In the early stages off this offseason's free agency period, the Washington Capitals made a couple bold moves, signing Justin Williams and trading for T.J. Oshie before locking up their restricted free agents, Marcus Johansson and Braden Holtby. The money committed to Williams, Oshie, Johansson, and Holtby made it appear virtually certain that both Joel Ward and Eric Fehr would be signing contracts with new teams, and that's exactly what came to pass.
Despite the strong playoffs Ward had, all of the attention has been focused on how the Caps will replace Eric Fehr. That makes sense, based on their respective positions; it's always tougher to find a replacement center and the Williams signing seemed to be the replacement for Ward. But how hard will it be for the Caps to replace Fehr's performance and production? We had Muneeb pull Fehr's two-year data (i.e. the two seasons he spent as a center in the NHL) so we could evaluate Fehr's performance. The results should give the Caps some confidence.
For starters, it's nice to be talking about a potential weakness at third line center rather than at second line center. But even beyond the improvement in the team's relative weakness, it doesn't appear as though Fehr's production is going to take an exceptional individual effort to replace.
First, let's take a look at Fehr's rolling ten-game Shot Attempt Percentage:
No player is going to perform at a perfectly consistent rate, but the extreme peaks and valleys are troubling for a player that was tasked with shutdown minutes. Inconsistent offense would be tolerable given that Fehr's third line wasn't counted on to score regularly, but having long periods of time below 50% in possession, with a few spikes well below 50%, isn't what you hope for from a conservative, defensive line. The periods where Fehr's possession spiked above 50% look really good (five spikes above 55%), but none of them were sustained for any substantial period of time.
It's also troubling that Fehr's performance relative to his teammates appears to be consistently worse once the team was given the competent coaching Barry Trotz brought last summer. It appears as though Fehr's time at third line center was primarily characterized by losing the possession battle, with a few bursts of strong play that made the picture look more positive than it was.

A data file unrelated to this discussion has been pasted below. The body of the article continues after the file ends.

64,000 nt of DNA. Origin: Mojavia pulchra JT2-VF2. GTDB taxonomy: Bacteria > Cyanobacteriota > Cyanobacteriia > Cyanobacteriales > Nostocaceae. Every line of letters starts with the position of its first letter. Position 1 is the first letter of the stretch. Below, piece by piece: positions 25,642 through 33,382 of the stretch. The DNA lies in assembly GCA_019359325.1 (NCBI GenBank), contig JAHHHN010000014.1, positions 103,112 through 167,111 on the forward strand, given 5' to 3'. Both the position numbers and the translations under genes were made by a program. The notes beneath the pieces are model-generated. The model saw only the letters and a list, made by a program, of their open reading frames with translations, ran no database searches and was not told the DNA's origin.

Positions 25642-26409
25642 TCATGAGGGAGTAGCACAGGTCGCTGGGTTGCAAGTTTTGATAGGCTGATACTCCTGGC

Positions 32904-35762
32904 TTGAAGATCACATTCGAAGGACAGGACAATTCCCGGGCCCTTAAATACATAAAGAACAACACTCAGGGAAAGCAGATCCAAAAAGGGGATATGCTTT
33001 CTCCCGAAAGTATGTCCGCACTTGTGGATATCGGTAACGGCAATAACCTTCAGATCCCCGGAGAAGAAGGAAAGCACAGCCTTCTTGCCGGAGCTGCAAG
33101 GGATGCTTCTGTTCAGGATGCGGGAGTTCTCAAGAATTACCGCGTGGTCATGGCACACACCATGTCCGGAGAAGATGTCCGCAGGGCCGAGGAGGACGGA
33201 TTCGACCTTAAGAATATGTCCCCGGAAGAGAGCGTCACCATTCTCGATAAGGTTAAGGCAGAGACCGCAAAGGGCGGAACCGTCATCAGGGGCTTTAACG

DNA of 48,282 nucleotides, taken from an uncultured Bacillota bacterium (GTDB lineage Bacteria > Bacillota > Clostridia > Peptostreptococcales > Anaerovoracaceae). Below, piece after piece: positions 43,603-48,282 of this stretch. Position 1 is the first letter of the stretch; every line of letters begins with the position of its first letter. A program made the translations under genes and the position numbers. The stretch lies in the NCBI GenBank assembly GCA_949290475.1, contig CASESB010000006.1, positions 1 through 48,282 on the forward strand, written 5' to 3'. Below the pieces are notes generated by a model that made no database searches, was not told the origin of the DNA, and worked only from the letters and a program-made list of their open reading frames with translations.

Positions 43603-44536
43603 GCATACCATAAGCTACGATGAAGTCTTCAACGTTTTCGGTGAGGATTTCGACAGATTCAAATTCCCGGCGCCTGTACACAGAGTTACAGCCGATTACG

With regards to the observation that Fehr's performance more consistently lagged behind his teammates under Trotz, we can take a look at his usage over time. Here we see that Trotz does appear to have matched Fehr more consistently against tougher opponents, and with tougher zone starts:
Fehr saw tougher forward assignments under Trotz, but also got the help of better defensive teammates (of course, your interpretation of the middle chart will depend to some extent on how well you think time on ice maps to defensive quality on the Barry Trotz Capitals - thinking specifically of Brooks Orpik here). So there's some evidence that mitigates Fehr's performance last season, but given the relatively consistent usage it's still troubling to see the more wildly inconsistent results.
When we talk about the role of a checking line center, we can sometimes be mislead by the aggregate possession data. That is to say, when a player is being handed a clear role to prevent other teams' top lines from scoring, we may not be as concerned about their offensive output as we are their ability to limit shots against defensively. To that end, we've broken out Fehr's ten-game rolling Corsi-For and Corsi-Against: